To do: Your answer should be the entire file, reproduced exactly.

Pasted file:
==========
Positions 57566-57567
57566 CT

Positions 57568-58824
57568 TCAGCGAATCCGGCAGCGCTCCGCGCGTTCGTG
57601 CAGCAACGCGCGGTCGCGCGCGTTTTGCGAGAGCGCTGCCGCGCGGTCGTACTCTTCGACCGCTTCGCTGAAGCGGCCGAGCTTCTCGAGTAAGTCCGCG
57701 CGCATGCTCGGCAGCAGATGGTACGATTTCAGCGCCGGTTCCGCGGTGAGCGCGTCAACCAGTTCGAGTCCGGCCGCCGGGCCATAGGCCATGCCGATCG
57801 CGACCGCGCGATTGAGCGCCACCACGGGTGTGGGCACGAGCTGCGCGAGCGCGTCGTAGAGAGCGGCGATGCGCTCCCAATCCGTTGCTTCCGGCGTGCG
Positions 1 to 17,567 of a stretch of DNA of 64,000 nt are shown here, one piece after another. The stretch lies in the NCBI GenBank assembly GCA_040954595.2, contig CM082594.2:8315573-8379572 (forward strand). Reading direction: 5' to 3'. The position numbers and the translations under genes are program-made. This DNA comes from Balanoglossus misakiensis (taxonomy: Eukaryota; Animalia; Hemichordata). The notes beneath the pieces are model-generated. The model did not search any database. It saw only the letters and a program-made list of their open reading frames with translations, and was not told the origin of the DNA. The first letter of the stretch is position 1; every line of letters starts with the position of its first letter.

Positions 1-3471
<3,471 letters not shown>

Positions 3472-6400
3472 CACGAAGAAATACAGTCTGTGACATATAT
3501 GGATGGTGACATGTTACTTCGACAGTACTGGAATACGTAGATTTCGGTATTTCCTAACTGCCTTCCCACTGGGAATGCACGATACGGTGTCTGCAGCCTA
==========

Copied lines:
Positions 57566-57567
57566 CT

Positions 57568-58824
57568 TCAGCGAATCCGGCAGCGCTCCGCGCGTTCGTG
57601 CAGCAACGCGCGGTCGCGCGCGTTTTGCGAGAGCGCTGCCGCGCGGTCGTACTCTTCGACCGCTTCGCTGAAGCGGCCGAGCTTCTCGAGTAAGTCCGCG
57701 CGCATGCTCGGCAGCAGATGGTACGATTTCAGCGCCGGTTCCGCGGTGAGCGCGTCAACCAGTTCGAGTCCGGCCGCCGGGCCATAGGCCATGCCGATCG
57801 CGACCGCGCGATTGAGCGCCACCACGGGTGTGGGCACGAGCTGCGCGAGCGCGTCGTAGAGAGCGGCGATGCGCTCCCAATCCGTTGCTTCCGGCGTGCG
Positions 1 to 17,567 of a stretch of DNA of 64,000 nt are shown here, one piece after another. The stretch lies in the NCBI GenBank assembly GCA_040954595.2, contig CM082594.2:8315573-8379572 (forward strand). Reading direction: 5' to 3'. The position numbers and the translations under genes are program-made. This DNA comes from Balanoglossus misakiensis (taxonomy: Eukaryota; Animalia; Hemichordata). The notes beneath the pieces are model-generated. The model did not search any database. It saw only the letters and a program-made list of their open reading frames with translations, and was not told the origin of the DNA. The first letter of the stretch is position 1; every line of letters starts with the position of its first letter.

Positions 1-3471
<3,471 letters not shown>

Positions 3472-6400
3472 CACGAAGAAATACAGTCTGTGACATATAT
3501 GGATGGTGACATGTTACTTCGACAGTACTGGAATACGTAGATTTCGGTATTTCCTAACTGCCTTCCCACTGGGAATGCACGATACGGTGTCTGCAGCCTA